I want my web app to send certain mails as HTML in order to include product images.

I could of course provide a text/plain alternative as well, but is it worth the effort in this day and age? Are there common mail clients that don't support text/html, do many people turn it off for some good reason (I suppose spam, bandwidth), are there other reasons such as decreasing the risk of being classified as spam?

I can theorize, but would be interested to hear if someone has statistics, experience or other insight to support or speak against going text/html only.

  • I found this article over at MailChimp that argues for using text as well. Mainly due to spam filters. – Henrik N Jun 26 '12 at 7:38
  • As an aside: it seems MailChimp is no longer mentioning that. – Arjan Feb 9 '15 at 20:07

You are best to send both because:

  • It helps reduce your spam score, even more so if your text version has the same text and links as your HTML version. This is especially true on Outlook, where no text version almost guarantees it will go the Junk folder.
  • A lot of people do request a text version on the client-side. Some old Blackberries default to this setting, and Windows Mobile <= v5.
  • +1 important points – kapa Apr 26 '11 at 11:18

Provide both. HTML in email has a slew of security problems, so those that are security-minded tend to disable HTML email in favor of plain text. Also, reply quoting conventions are fairly well-establised for text/plain data and not for HTML, making meaningful discussions in pure-HTML mail threads ugly.

Since you do have control over the content of the message, please make the plain text version readable. Some MUAs tend to auto-create the text/plain part, and do a horrible job in doing so. So if your messages are intended for customers, make sure the text/plain part is formatted nicely so you do not alienate them.


I believe clients such as iOS mail use the text/plain version to preview the first couple of lines before the user opens the mail.

  • 1
    I've tested, and in February 2015 OS X Mail.app, the Gmail website, Google's Gmail and Inbox Android apps, and Dropbox's Mailbox Android app all use the HTML version (ignoring the text version) to show the first lines in the email lists. – Arjan Feb 14 '15 at 13:31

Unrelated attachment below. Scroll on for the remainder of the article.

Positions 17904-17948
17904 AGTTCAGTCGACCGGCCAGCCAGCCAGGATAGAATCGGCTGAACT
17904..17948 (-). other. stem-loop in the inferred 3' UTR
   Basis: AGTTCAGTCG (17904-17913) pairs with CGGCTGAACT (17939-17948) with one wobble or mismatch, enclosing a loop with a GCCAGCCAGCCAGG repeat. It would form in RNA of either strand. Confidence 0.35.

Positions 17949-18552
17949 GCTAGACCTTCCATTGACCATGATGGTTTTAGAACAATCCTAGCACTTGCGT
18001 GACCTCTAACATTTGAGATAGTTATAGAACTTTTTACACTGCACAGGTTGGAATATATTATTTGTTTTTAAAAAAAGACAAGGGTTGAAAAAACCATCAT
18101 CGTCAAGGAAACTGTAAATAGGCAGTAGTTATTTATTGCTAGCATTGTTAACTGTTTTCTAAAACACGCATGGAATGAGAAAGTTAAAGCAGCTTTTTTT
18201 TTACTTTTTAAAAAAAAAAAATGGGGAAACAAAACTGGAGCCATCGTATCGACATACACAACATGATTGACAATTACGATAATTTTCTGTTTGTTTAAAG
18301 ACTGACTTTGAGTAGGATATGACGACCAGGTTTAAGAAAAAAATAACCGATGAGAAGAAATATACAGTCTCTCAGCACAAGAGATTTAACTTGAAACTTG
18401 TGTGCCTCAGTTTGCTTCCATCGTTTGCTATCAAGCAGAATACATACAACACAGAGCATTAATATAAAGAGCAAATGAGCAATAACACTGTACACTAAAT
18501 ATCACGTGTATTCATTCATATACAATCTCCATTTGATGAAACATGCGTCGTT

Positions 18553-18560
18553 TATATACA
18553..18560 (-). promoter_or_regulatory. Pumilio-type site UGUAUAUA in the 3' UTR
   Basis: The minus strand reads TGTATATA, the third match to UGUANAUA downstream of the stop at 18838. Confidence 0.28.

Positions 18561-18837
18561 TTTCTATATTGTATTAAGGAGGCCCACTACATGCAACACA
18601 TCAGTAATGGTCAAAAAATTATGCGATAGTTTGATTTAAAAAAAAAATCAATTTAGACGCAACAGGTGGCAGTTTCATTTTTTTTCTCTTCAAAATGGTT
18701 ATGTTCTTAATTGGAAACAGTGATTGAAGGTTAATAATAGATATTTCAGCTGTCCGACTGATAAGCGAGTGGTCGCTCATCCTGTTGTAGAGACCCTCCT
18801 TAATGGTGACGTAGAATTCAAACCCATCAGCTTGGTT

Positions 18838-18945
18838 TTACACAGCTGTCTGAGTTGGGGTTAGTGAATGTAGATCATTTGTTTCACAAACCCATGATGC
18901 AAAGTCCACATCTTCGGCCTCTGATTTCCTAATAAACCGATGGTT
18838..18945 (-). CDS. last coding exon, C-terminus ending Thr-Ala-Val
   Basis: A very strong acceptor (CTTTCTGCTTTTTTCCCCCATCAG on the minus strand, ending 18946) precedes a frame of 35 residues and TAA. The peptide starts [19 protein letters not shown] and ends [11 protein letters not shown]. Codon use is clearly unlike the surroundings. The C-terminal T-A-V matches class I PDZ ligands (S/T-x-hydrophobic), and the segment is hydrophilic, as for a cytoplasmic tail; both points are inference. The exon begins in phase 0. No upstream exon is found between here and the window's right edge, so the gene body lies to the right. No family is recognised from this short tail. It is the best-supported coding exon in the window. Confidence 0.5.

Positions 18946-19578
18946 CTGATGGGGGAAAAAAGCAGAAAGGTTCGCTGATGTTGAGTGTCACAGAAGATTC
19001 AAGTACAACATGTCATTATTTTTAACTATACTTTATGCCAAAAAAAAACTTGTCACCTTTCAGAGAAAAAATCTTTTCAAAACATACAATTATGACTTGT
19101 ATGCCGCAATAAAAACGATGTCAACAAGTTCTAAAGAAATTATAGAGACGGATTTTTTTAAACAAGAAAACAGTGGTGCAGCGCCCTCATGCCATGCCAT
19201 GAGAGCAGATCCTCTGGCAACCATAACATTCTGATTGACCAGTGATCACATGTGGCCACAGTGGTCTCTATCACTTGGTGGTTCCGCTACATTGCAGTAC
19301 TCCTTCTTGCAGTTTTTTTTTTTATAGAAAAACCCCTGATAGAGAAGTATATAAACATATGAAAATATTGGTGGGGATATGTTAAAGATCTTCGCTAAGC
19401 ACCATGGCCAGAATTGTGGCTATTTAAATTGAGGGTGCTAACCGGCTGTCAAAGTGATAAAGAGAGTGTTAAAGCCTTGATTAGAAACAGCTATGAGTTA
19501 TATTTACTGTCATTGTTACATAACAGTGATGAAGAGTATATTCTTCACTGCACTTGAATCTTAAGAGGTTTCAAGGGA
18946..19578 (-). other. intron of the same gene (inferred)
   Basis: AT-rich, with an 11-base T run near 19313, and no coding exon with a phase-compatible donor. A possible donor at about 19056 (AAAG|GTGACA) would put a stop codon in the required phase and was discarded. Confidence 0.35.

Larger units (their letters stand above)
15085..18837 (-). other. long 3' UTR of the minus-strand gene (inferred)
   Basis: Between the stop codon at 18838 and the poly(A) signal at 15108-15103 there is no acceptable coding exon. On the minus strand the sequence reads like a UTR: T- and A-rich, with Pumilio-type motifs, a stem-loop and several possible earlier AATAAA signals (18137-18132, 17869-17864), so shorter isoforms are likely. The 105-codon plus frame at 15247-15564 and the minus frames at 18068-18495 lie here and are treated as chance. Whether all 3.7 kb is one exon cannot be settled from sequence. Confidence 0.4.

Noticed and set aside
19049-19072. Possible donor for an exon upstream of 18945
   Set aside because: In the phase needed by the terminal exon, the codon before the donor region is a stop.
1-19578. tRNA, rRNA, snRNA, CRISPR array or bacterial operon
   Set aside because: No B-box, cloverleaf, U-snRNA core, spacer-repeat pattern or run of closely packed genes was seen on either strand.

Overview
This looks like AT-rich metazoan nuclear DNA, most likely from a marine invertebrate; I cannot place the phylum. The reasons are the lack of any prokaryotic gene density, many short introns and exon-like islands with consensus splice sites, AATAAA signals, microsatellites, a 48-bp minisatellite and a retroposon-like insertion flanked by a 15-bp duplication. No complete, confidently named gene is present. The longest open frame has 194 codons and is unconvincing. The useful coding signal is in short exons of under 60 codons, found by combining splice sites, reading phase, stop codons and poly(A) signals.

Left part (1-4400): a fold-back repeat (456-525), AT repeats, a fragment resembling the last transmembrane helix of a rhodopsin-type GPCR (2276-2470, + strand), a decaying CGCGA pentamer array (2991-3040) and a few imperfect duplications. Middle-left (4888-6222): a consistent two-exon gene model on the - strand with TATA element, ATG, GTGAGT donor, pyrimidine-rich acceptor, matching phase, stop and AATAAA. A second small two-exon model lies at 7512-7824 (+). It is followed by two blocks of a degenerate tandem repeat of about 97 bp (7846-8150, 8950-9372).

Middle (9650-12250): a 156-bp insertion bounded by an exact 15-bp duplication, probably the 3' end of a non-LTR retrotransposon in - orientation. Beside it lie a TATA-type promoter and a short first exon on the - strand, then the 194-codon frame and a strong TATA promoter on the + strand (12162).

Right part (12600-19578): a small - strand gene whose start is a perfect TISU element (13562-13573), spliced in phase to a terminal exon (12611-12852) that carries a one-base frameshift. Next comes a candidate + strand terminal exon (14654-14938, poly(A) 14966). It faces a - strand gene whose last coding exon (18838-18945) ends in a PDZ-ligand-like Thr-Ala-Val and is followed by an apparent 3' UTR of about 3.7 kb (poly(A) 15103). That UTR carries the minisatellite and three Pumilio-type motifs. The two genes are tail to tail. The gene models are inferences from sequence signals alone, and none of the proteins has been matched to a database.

• For a moment I thought I was wrong in my earlier tests, suddenly seeing a preview text that was not shown in the actual message. But SurveyMonkey is being smart with white text on a white background, only visible when peeking into the message source, or when selecting the text in the message... (And though in this case the plain text "preview" and HTML "preview" are the same text, "Use this area to offer a short teaser of your email's content. Text here will show in the preview area of some email clients.", such was not the case in my tests 2 weeks ago.) – Arjan Feb 26 '15 at 23:41

I think HTML only is OK, but it should be legible without images downloaded. Outlook and Gmail both block images by default to stop tracking and viruses.


You should always have a text/plain alternative. I don't have statistics, but I'm sure that a lot of people disable HTML emails. Including me, because I'm annoyed by all those product images and meaningless fancy newsletters.

  • In this case, it's a "saved search" email where the customer very likely wants images. But if they've already turned HTML email off, that matters less, of course. – Henrik N Apr 26 '11 at 7:55
  • @Henrik Yes. They (we) don't turn it off because of you, but at the end it is turned off :). – kapa Apr 26 '11 at 9:05

Stats I found were that 90% of emails were viewed in html-capable email viewers. If you choose not to include an option for plain text, you could be losing out on 10% of your audience. On the other hand, a well designed html email could more than outperform the 10% loss, so it might be worth the trade off.

I am struggling to get both working on PHP with Hostgator, so I think I'm going to focus on the low hanging fruit (the 90% who view html emails) and not worry about the 10%. Like IE 7, there comes a point where you can no longer support all platforms.

  • I'm looking for such stats - do you remember where you found that ? – commonpike Jul 17 '15 at 19:53

Google does HTML email by default, this includes Google Apps for Business and Google Apps for Educations. Thus millions of Gmail users send and receive HTML email rather than plain text email. Not sure whether there are any better stats than that out there.

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